Bangkok is one of the great food cities in the world. On what seems like every street corner, you will find some little food stand in which somebody is tossing together some outrageously delicious morsel for what you would spend on a pack of gum back home. It’s true that there’s some small chance that some of it could kill you, but chances are that it won’t. What’s not to like?
I’ll admit that they dish up some mighty strange stuff on the street. You will see all manner of dried fishes, parts of animals in which you can neither identify the part nor the animal, and heaven knows what else. And then there’s the question of hygiene. It’s not like the board of health is hanging big letter grades right there on the sidewalk. On the other hand, they cook the stuff right in front of your eyes and crank those woks up as high as they go, likely killing the little beasties that might send you to the rail. Now that I think of it, the one time I got really sick when traveling (excepting, of course, the pristine yakitori place that served me raw chicken on purpose) was in a pub in England. That little raw chicken episode probably just toughened me up for the tasty streets of Bangkok, right? Right!
I was ready to tackle the great cuisine of Thailand. So how many of these monuments to glorious street food did we patronize? Er, um, none.
It’s shameful, I know, but before my membership in the gluttony hall of fame is revoked, I am here to tell you that we still ate really well in Bangkok, even if I fall a notch or two in the esteem of the great world eaters.
Thailand was not originally on our itinerary. We were going to pass through here on our way to Burma, but when our dear friend (and faithful blog reader) John told us that he wanted to meet us in Thailand for his birthday, we jumped at the chance. We’ve been here before, but this trip through Bangkok has reminded me that there’s something to be said for revisiting a place that you’ve already enjoyed. For one thing, we were last here almost twenty years ago, and while I remember liking the city for all its frenzied charms, the memories were fuzzy little blots at best. Why not give Thailand another go?
And I’m glad I did! I’d forgotten how much I like it here. In the dim recesses of what’s left of my mind, I know we had fun here once upon a time, but now I remember why. Bangkok is one of those places that’s just funky enough to be endlessly fascinating while still being easy to travel in. The food is crazy good. You can get an hour long foot massage for eight bucks. There’s now a pretty convenient elevated train, which, while it doesn’t go everywhere, still gets you around. Taxis are really cheap and the cab drivers are usually friendly, honest, and mellow (although one cab driver risked all our lives in what seemed to be an attempt to get us to our destination quickly, even though we’d have been quite happy if he’d taken his time). There are lots of really cool temples and other cultural things, but to be honest, I’d be happy if there was nothing more than food and foot rubs.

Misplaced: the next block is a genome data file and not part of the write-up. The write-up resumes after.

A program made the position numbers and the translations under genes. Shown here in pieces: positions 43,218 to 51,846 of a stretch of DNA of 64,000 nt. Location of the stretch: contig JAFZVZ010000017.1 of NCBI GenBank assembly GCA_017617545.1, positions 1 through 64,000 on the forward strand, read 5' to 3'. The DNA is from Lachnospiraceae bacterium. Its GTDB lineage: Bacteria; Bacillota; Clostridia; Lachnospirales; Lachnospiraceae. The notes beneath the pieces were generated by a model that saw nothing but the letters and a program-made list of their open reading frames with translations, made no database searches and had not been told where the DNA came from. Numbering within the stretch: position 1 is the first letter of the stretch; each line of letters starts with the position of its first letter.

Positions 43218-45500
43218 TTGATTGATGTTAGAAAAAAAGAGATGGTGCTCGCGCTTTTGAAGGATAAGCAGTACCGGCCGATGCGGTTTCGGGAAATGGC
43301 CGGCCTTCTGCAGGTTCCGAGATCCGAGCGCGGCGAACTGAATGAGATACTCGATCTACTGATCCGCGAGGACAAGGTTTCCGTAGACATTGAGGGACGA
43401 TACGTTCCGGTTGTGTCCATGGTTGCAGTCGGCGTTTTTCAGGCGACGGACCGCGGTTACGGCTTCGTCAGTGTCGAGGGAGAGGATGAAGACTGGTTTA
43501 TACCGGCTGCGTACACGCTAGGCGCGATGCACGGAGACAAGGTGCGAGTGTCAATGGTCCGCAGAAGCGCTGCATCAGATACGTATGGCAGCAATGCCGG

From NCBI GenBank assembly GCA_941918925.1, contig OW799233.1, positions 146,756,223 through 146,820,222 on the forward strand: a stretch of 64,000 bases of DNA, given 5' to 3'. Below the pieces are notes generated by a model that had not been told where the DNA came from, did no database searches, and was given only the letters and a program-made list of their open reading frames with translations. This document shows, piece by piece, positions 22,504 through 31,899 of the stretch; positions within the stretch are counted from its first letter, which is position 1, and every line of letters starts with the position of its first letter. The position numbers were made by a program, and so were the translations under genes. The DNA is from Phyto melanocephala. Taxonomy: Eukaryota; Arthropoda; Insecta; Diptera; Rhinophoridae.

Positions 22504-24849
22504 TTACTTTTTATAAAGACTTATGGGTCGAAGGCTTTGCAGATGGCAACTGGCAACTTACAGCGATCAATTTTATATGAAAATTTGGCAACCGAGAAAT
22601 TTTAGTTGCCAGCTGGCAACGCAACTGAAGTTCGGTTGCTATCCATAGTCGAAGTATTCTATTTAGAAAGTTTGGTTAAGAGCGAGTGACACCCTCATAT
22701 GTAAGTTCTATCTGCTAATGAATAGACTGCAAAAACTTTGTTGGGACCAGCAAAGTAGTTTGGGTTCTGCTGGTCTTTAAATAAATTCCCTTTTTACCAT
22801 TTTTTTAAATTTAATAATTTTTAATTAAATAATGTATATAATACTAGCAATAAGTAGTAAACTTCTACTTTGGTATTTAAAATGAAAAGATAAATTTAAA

Let’s begin with my shameful admission that we didn’t eat street food. On our first night in town, I thought we’d keep things simple and stay close to our apartment. I scoped out a place that seemed almost too good to be true, and I’m happy to report that it wasn’t. It’s a restaurant called Soul Food Manhanakorn and it is run, improbably, by a former American food writer named Jarett Wrisley. I am not qualified to say whether having an American food writer open a Thai restaurant qualifies as heresy or not, but I frankly don’t care. It serves craft beer, whimsical cocktails, and takes street food to the next level. They use as many organic ingredients as they can, and like many other places we seem to wander into, the joint would probably feel pretty at home in Brooklyn or the Mission, and I consider that a compliment.